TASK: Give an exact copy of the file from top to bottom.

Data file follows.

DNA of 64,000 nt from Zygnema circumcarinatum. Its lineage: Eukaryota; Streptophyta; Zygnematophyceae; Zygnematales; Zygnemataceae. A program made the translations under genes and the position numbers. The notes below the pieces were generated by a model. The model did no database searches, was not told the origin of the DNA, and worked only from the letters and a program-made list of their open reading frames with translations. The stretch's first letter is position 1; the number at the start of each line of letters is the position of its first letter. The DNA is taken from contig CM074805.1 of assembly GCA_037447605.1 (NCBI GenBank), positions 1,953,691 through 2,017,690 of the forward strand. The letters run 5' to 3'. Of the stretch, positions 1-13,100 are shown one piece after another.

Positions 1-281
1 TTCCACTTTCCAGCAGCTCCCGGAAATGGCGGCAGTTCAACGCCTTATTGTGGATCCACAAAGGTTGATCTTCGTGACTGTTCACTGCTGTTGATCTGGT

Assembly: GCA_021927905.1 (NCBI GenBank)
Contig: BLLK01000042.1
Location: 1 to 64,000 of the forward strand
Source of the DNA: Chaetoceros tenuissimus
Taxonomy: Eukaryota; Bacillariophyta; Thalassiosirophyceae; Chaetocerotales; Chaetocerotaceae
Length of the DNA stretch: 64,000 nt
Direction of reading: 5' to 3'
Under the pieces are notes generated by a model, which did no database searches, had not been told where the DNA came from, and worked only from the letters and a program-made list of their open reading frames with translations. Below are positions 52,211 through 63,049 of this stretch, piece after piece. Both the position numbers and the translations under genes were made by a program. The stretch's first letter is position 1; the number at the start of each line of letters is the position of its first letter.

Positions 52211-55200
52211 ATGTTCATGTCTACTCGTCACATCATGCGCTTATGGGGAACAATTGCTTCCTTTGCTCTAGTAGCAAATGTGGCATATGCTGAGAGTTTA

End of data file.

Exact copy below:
DNA of 64,000 nt from Zygnema circumcarinatum. Its lineage: Eukaryota; Streptophyta; Zygnematophyceae; Zygnematales; Zygnemataceae. A program made the translations under genes and the position numbers. The notes below the pieces were generated by a model. The model did no database searches, was not told the origin of the DNA, and worked only from the letters and a program-made list of their open reading frames with translations. The stretch's first letter is position 1; the number at the start of each line of letters is the position of its first letter. The DNA is taken from contig CM074805.1 of assembly GCA_037447605.1 (NCBI GenBank), positions 1,953,691 through 2,017,690 of the forward strand. The letters run 5' to 3'. Of the stretch, positions 1-13,100 are shown one piece after another.

Positions 1-281
1 TTCCACTTTCCAGCAGCTCCCGGAAATGGCGGCAGTTCAACGCCTTATTGTGGATCCACAAAGGTTGATCTTCGTGACTGTTCACTGCTGTTGATCTGGT

Assembly: GCA_021927905.1 (NCBI GenBank)
Contig: BLLK01000042.1
Location: 1 to 64,000 of the forward strand
Source of the DNA: Chaetoceros tenuissimus
Taxonomy: Eukaryota; Bacillariophyta; Thalassiosirophyceae; Chaetocerotales; Chaetocerotaceae
Length of the DNA stretch: 64,000 nt
Direction of reading: 5' to 3'
Under the pieces are notes generated by a model, which did no database searches, had not been told where the DNA came from, and worked only from the letters and a program-made list of their open reading frames with translations. Below are positions 52,211 through 63,049 of this stretch, piece after piece. Both the position numbers and the translations under genes were made by a program. The stretch's first letter is position 1; the number at the start of each line of letters is the position of its first letter.

Positions 52211-55200
52211 ATGTTCATGTCTACTCGTCACATCATGCGCTTATGGGGAACAATTGCTTCCTTTGCTCTAGTAGCAAATGTGGCATATGCTGAGAGTTTA